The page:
HOW RACE SHAPES THE DEFINITION OF NEIGHBORHOODS.
“Newbold” or Just “South Philly”? How Race Shapes Our Definition of Neighborhoods
Harvard study finds blacks and whites define the same neighborhood in dramatically different ways.
By Malcolm Burnley | March 9, 2015
Is this Graduate Hospital? Southwest Center City? South Philly?
Back in 2013, this magazine, Philadelphia Magazine, named the community southwest of Center City the “hottest neighborhood” in Philly. We called it Graduate Hospital—rather than Southcentral or South Philly, the monikers frequently used by longtime residents. It’s a common phenomenon. Newbies bark names like University City, Midtown Village and Newbold; old heads still use West Philadelphia, Gayborhood, and Point Breeze. And it’s not just neighborhood names that are fluid. So too are neighborhood boundaries, aside from obvious cutoffs (i.e. bridges, rivers, highways).
Now there’s a fascinating new study out of Harvard University that suggests the biggest driver of our wildly different perceptions about neighborhood identity is race.
A sociology doctoral student, Jackelyn Hwang, spent the summer of 2006 interviewing residents of the area variously called Graduate Hospital, Southwest Center City and South Philly. Hwang surveyed 56 residents of the area—most of them living in between South and Washington, Broad and the Schuylkill and—and asked them to draw mental maps of their neighborhood, name it and explain why they constituted the boundaries in the way they did.
One group of residents defined the neighborhood as a large, inclusive spatial area, broadly dubbed “South Philly,” and identified big arterial streets as the neighborhood’s boundaries: South, Broad, Gray’s Ferry and Oregon. The other group subdivided the area, perceiving their neighborhood as far smaller than the first group did, drawing boundaries that included people in similar socioeconomic tracts and excluded areas they perceived as being high crime.
It turns out that all of the residents who defined the neighborhood in the broader spatial context were African-American or mixed-race; practically everyone who defined it in the latter context were white. And the racial divide was consistent across socioeconomic status and education level among survey respondents, according to the study. Further, the black residents perceived the reclassified boundaries being drawn by their new neighbors as alienating; a mechanism used by City Hall and gentrifiers to push out long-time residents. As one respondent said:They are creating borders. It’s all politics, but it’s all still South Philly. They are just trying to push people out . . . They are trying to call it Center City, but it’s not. It’s South Philly.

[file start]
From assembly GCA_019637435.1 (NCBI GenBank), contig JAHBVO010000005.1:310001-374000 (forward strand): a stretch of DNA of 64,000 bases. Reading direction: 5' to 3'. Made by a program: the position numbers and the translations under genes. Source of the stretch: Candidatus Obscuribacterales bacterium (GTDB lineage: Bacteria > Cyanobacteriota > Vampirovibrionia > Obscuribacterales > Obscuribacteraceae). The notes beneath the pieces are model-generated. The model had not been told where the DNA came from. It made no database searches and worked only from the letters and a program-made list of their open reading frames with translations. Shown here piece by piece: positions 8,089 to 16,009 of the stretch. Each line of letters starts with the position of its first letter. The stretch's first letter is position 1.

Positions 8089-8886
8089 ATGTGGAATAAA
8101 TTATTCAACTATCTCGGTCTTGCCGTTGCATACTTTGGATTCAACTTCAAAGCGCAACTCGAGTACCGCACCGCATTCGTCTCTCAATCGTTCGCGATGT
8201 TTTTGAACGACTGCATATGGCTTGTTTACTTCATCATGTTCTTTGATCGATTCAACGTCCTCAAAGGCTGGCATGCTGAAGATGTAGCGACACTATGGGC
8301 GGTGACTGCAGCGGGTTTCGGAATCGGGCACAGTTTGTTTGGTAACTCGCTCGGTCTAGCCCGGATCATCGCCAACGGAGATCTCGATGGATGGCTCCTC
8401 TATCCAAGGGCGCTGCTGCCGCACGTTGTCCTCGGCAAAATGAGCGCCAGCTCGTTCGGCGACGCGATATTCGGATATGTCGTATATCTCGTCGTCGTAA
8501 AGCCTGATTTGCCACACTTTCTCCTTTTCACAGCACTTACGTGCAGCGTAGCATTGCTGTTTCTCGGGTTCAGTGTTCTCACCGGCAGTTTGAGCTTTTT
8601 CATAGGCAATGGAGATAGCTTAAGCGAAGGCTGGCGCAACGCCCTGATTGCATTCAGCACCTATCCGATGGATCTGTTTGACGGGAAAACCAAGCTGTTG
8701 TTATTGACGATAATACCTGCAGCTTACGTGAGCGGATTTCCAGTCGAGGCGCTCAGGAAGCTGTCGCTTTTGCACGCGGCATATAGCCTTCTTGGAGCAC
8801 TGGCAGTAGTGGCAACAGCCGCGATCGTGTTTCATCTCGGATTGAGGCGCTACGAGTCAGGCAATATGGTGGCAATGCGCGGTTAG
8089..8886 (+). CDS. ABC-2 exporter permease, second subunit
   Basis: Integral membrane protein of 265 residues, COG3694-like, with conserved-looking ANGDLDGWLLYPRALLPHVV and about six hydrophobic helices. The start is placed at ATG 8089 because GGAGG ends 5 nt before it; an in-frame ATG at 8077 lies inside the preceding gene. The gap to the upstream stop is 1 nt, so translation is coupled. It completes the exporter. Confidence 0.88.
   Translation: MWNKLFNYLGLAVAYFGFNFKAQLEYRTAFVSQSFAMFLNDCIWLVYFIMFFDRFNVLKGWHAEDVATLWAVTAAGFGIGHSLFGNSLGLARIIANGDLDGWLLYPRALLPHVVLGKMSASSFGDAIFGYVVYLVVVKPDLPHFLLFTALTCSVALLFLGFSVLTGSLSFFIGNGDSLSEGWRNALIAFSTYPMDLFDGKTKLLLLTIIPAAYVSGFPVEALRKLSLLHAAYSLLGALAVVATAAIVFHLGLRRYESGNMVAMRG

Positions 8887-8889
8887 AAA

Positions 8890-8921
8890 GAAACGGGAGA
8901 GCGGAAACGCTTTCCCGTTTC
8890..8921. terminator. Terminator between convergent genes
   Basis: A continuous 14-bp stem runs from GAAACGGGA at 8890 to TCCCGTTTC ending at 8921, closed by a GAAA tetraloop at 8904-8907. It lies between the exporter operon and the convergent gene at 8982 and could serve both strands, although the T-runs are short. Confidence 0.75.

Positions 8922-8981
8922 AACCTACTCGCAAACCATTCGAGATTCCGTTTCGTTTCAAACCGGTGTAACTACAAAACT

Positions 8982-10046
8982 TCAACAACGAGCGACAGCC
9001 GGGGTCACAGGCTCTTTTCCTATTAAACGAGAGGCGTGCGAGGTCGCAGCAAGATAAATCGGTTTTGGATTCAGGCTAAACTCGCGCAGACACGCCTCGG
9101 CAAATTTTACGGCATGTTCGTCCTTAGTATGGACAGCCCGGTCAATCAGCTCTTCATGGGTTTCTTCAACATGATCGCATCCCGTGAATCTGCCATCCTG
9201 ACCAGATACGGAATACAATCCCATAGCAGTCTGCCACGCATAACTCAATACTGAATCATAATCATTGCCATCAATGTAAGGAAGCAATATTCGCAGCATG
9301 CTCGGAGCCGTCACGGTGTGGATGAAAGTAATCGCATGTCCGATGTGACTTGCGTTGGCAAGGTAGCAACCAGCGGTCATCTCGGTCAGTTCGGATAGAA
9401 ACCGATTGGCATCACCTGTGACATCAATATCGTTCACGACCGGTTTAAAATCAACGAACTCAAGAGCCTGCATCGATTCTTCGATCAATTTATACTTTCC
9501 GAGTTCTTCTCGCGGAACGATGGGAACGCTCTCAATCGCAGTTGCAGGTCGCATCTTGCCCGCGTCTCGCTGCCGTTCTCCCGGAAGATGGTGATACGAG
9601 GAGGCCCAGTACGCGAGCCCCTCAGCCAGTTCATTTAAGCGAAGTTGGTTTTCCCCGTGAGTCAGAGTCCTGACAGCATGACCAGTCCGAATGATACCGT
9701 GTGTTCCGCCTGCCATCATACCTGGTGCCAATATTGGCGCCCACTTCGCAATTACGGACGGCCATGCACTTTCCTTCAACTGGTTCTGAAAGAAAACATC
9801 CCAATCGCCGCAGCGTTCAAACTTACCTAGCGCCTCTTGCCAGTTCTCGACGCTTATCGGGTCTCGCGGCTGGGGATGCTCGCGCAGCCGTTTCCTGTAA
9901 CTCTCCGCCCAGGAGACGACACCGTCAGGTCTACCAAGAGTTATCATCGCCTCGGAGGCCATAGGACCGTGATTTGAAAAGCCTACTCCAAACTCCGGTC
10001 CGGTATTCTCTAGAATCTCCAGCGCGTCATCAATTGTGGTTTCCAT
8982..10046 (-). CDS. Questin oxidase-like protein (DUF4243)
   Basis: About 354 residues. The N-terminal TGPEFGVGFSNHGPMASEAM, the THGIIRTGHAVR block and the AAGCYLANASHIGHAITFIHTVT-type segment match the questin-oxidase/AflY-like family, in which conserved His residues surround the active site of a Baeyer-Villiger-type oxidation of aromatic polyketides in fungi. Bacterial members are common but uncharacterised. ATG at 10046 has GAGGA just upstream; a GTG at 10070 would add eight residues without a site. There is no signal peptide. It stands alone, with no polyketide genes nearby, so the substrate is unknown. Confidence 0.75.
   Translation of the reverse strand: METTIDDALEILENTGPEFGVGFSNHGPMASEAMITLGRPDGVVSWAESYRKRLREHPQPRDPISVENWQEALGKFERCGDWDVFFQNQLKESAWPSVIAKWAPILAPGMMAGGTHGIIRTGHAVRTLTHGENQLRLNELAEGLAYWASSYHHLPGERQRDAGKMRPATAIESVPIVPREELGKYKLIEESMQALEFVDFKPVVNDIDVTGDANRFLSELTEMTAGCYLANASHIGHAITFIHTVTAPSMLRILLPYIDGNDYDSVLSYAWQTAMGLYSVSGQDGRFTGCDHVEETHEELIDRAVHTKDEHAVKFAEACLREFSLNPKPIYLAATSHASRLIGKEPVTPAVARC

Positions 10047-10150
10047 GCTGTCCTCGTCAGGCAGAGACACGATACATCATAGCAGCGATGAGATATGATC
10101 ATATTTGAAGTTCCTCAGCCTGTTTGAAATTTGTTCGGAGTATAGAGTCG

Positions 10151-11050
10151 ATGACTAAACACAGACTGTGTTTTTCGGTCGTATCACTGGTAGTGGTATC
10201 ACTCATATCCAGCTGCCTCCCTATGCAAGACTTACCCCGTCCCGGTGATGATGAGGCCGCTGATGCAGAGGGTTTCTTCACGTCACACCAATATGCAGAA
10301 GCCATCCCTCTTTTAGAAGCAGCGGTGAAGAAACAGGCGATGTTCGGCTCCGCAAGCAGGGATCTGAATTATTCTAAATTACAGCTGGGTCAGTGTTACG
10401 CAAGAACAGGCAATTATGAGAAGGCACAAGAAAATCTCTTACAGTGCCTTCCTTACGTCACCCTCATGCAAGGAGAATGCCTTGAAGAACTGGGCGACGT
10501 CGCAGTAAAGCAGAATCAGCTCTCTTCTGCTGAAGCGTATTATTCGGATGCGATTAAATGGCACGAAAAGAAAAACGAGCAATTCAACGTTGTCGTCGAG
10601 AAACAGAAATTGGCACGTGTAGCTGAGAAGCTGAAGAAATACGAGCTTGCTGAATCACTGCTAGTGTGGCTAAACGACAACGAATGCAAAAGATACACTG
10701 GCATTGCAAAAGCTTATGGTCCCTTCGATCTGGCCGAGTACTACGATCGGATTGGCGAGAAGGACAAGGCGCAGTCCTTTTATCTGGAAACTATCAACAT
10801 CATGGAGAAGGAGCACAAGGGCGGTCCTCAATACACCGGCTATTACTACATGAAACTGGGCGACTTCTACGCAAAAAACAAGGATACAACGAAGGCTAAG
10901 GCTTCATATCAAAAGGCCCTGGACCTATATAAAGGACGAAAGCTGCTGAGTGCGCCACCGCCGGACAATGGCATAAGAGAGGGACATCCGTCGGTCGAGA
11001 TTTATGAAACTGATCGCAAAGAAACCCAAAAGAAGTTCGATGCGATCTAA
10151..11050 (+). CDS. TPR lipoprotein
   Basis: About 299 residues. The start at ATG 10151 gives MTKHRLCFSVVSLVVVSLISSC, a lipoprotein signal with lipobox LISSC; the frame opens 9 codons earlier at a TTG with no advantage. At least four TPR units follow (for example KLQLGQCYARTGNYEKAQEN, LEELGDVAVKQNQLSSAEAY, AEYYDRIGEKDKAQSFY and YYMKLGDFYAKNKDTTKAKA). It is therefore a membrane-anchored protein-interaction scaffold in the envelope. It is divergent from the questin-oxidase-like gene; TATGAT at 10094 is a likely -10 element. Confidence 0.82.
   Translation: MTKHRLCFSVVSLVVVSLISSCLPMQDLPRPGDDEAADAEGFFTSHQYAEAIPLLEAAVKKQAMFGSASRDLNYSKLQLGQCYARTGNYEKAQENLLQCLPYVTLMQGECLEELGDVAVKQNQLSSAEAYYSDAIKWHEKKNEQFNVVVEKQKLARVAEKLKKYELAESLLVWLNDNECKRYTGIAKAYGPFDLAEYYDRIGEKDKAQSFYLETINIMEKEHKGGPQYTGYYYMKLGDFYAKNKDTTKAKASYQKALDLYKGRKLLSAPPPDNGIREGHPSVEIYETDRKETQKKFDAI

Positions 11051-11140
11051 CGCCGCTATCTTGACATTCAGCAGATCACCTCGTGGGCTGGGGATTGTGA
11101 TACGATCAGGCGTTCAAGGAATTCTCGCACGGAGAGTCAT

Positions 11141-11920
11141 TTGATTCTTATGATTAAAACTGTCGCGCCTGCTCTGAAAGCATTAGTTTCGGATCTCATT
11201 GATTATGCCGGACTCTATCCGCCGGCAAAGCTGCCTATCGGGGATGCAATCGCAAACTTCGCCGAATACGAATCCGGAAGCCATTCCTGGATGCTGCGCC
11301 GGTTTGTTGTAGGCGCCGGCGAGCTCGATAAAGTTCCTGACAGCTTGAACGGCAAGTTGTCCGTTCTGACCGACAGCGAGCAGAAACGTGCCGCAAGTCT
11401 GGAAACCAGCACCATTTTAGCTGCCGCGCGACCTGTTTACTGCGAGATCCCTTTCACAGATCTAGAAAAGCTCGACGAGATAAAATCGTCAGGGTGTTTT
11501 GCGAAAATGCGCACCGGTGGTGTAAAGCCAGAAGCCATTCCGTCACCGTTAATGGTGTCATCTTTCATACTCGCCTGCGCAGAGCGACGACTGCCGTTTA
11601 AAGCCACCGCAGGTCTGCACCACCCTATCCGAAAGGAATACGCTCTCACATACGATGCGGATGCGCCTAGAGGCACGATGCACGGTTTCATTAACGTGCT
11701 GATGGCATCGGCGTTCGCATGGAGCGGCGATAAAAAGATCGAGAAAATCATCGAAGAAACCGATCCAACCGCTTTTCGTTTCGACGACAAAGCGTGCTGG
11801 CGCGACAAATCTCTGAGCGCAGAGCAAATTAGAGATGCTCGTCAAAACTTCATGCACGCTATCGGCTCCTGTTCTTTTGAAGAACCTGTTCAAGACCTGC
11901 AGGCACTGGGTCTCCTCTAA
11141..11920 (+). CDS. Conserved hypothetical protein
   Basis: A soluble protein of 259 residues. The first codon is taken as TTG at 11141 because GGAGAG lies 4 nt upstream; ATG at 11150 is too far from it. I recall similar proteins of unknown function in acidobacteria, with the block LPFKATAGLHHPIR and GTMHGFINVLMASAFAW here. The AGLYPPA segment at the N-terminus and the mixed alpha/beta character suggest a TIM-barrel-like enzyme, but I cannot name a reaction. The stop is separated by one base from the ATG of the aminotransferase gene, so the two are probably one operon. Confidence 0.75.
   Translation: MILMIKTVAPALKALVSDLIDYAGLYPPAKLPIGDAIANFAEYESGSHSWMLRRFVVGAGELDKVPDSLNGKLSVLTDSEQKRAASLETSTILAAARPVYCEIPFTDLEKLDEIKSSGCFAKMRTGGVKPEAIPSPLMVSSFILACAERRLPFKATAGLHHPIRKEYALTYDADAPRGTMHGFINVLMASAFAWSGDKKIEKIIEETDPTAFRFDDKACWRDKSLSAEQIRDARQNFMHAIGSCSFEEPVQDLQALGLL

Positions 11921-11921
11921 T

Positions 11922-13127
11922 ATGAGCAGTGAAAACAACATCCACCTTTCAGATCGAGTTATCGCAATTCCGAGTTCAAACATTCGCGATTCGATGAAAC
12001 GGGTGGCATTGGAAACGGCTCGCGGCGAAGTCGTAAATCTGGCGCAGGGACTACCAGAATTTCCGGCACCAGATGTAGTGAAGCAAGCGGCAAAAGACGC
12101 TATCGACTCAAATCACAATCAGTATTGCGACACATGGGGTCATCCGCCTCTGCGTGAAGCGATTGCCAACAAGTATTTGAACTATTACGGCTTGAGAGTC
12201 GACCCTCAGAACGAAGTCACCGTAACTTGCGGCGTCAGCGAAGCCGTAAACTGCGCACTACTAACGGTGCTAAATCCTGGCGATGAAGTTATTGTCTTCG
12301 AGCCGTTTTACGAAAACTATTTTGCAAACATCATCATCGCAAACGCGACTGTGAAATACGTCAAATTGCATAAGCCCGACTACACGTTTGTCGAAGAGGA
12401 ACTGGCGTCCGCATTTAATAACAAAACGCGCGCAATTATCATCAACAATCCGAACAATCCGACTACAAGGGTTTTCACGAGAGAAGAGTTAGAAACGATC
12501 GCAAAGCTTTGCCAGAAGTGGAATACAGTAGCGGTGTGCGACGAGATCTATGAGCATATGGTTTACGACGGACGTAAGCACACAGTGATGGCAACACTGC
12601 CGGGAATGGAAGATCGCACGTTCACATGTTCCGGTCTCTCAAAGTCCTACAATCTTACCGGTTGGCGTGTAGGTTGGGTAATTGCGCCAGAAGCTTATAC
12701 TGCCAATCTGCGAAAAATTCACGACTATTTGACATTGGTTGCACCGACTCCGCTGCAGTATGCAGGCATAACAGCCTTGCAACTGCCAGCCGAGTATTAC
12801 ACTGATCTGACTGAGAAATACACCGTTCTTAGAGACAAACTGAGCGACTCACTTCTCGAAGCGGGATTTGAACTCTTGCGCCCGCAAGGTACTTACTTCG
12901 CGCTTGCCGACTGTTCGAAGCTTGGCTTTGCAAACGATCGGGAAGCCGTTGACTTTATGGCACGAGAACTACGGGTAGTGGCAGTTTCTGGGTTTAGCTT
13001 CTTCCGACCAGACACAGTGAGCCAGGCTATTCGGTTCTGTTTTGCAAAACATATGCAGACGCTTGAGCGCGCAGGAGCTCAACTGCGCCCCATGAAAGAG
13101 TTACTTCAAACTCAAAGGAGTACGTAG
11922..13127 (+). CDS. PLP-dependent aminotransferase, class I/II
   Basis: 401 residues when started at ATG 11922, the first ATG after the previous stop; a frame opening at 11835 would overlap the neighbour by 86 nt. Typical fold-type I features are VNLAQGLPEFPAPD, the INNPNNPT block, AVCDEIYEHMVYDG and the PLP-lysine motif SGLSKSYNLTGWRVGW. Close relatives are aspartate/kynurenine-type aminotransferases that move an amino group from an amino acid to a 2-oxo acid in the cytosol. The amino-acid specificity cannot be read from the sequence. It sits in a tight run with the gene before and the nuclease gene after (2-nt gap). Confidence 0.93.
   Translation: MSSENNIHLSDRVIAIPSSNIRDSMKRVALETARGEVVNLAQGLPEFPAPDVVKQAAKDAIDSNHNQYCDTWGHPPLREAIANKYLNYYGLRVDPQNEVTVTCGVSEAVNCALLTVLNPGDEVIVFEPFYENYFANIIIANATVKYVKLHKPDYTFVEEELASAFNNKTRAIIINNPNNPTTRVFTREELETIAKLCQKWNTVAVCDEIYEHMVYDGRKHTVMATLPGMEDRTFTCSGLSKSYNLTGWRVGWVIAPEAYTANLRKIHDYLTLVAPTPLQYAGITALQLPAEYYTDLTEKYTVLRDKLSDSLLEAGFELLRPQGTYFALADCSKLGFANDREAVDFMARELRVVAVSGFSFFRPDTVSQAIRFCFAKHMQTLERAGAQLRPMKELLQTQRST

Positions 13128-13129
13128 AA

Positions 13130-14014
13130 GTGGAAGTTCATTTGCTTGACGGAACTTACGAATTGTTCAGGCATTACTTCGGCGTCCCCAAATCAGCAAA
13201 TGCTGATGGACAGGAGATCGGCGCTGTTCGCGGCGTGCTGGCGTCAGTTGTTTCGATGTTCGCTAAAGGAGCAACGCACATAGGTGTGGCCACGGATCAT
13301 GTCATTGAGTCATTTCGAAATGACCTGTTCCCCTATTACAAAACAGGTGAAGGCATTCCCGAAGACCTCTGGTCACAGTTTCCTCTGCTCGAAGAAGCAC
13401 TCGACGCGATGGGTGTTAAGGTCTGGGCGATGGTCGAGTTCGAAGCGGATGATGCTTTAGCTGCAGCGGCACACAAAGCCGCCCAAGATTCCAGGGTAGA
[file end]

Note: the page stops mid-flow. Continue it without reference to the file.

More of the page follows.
Interestingly, the white respondents tended to describe themselves as living apart from the areas with crime and drugs. No matter where they lived in the neighborhood, they defined themselves as living north of the rougher area. While violent crime and drug sales certainly did take place in the southern areas of the research site, this activity was often inconsistent with the boundaries that these respondents drew.
The study concludes that race is driving these different perceptions about the same neighborhood. But I wonder if other factors but not be just as important. The old/new divide in the sample of respondents could also account for the split. The black people interviewed had a median length of 23 years in the area, whereas the white people had a median length of 5 years. And the one minority person interviewed who had lived in the neighborhood for less than five years, actually had consistent opinions with the white demographic.
Graduate Hospital (or, South Philly) has seen a demographic shift in which the overwhelming majority of new residents are white and the vast majority of old residents are black. That’s black vs white, as much as it’s old vs new. What if researchers had asked the same questions of new and old residents on the other side of Broad, where the old-timers tend to be white, not black? My guess is that the differing perceptions about the neighborhood would still exist—not along racial lines, but between newbies and old heads.